You might not have guessed it, but vintage mechanical pens are incredibly collectible and can get incredibly expensive… much more so than most pens!
Here are some of the most sought-after mechanical pencils from history (well, mostly from the 1980s and early 1990s). This list will focus on rare pencils designed mostly for drafting work, not pencils they are diamond encrusted or made of gold. These pencils’ value comes from their design and scarcity, not their precious materials.
Luxury brands will not be eligible for this list, rather it will be focused on Pilot, Platinum, Staedtler, and similar work-focused brands. The list will also exclude limited edition pencils, like the highly collectible Pentel Smash pencils in their various limited colors.
These are the coolest, most desirable mechanical pencils of all time. Don’t be sad if they can’t all be yours! We’ll follow each pencil up with a modern alternative so you can get something like the vintage pencil, but for much less money.
Pilot Automatic H-5005
This is perhaps the most famous of the Pilot Automatic pencils, which is one of the most famous of the collectible pencil lines. The H-5005 is notable for it’s handsome, full-metal design, double-knock design (which is sometimes called a “Vanishing Point” by Pilot enthusiast, similar to the fountain pen), and geometric design on the grip.
- Modern Alternative: Pilot Automac
Faber Castell Alpha-matic
The Faber Castell Alpha-matic is a rare, automatic pencil that is highly sought after, especially in its rare “Bronce” (which means Bronze) finish. This pencil is a true automatic and was sold in a number of versions. The changes from one model to the next is simply the barrel, with versions including:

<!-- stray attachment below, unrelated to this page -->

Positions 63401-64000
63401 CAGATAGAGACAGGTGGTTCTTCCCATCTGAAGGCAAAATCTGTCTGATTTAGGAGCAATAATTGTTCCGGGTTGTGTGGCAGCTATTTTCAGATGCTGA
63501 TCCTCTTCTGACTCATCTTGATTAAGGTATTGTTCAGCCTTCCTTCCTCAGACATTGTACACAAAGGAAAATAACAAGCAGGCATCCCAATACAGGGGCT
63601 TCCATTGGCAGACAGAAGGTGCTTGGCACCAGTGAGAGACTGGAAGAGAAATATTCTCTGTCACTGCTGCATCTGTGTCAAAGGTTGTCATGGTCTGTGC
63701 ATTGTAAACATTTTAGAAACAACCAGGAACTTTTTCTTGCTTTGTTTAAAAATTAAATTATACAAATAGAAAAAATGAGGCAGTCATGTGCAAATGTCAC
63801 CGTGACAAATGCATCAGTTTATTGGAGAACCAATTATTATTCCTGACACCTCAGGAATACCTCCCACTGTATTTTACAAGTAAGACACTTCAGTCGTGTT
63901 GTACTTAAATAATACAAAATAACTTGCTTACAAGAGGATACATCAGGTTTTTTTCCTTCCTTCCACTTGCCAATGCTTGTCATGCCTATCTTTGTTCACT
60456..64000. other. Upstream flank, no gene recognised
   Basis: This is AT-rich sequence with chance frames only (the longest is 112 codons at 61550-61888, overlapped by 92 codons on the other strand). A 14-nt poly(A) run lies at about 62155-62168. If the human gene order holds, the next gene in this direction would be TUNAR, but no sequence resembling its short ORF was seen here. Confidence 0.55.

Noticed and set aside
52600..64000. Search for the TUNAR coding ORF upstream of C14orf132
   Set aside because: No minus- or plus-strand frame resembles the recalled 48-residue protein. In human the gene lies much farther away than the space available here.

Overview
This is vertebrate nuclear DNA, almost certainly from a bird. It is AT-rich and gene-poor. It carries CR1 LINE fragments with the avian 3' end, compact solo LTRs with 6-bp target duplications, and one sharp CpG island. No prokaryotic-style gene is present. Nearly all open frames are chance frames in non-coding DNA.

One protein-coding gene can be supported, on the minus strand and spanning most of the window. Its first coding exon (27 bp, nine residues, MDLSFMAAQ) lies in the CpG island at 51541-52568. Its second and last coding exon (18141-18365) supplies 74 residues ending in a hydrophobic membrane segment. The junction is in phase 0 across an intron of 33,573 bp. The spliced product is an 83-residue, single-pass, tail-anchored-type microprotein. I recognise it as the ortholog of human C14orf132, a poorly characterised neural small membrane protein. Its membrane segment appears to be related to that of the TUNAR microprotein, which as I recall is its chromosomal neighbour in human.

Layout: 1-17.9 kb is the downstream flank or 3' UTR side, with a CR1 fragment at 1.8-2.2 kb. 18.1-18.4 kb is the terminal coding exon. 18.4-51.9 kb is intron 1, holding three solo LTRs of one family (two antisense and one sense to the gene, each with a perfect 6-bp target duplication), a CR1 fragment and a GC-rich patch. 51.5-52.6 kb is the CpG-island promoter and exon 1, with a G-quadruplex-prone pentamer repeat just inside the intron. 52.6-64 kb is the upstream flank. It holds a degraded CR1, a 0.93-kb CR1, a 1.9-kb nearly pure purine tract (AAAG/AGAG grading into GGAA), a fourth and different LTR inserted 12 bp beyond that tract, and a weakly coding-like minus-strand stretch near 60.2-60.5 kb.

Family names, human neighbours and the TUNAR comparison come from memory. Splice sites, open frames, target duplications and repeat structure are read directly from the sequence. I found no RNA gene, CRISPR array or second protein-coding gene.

- Red (Plastic)
- Green (Plastic)
- Bronce (Metal)
- Titanium (Metal)
- Executive (Metal)
The Executive versions have black barrels and polished gold clip and center bands, instead of the matte silver used on the others.
These pencils are wonderfully made with no plastic parts whatsoever.
There is an excellent explanation of these pencils on the DMP site.
First released in 1968 the Mechanica pencils are known for their metal grip which can be twisted to extend a protective pipe over the writing components. It’s sort of like the opposite of a double knock pencil — the whole front end is protected by something extending as opposed to the pipe being hidden away.
These drafting pencils were sold in 0.3 mm and 0.5 mm sizes, and shared a number of components with cheaper Pentel pencils, so they are on the light side and aren’t fully metal. They did include very cool looking packaging, which will greatly boost the price if included today. Other features include a removable clip and rotating lead hardness indicator.
The original price for these were 3000 JPY.
Rotring 600 Gold
One of the most famous mechanical pencils of all time, the Rotring 600 its rare gold finish (sometimes known as the Rotring 600G or 600 KS) is the twist-to-extend version of the Rotring 600 with all metal hardware.